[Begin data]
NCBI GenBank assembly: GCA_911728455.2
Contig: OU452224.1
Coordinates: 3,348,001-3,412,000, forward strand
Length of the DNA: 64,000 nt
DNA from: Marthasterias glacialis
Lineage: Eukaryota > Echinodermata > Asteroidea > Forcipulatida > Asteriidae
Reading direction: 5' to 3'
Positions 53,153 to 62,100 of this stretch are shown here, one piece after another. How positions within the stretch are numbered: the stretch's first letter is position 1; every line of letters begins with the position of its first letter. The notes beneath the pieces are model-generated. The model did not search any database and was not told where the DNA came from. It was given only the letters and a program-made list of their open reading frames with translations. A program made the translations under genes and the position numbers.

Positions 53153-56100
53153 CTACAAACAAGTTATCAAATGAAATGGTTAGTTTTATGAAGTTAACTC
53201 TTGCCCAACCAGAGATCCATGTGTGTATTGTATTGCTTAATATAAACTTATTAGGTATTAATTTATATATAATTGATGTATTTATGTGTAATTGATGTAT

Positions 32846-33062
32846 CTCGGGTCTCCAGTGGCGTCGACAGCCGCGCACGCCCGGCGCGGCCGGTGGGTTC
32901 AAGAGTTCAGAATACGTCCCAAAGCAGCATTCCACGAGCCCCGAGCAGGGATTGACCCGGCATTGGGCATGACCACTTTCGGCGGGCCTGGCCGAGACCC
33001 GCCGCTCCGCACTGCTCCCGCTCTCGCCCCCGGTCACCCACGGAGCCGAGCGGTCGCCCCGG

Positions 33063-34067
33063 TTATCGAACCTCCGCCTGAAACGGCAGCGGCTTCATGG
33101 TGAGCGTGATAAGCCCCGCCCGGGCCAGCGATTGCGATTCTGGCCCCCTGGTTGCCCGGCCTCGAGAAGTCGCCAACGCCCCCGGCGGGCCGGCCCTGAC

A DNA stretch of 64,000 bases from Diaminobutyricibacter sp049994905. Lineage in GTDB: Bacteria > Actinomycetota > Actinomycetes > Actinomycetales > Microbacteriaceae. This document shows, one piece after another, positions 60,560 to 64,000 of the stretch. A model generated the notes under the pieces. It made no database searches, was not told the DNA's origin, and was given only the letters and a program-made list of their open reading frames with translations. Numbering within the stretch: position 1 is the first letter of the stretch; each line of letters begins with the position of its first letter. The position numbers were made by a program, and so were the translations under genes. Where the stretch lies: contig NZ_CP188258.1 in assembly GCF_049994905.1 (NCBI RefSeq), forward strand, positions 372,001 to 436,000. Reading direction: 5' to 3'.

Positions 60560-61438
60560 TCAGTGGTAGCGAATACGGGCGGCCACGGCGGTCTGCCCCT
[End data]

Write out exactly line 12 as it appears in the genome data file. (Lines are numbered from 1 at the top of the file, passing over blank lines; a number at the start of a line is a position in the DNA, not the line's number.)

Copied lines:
Positions 32846-33062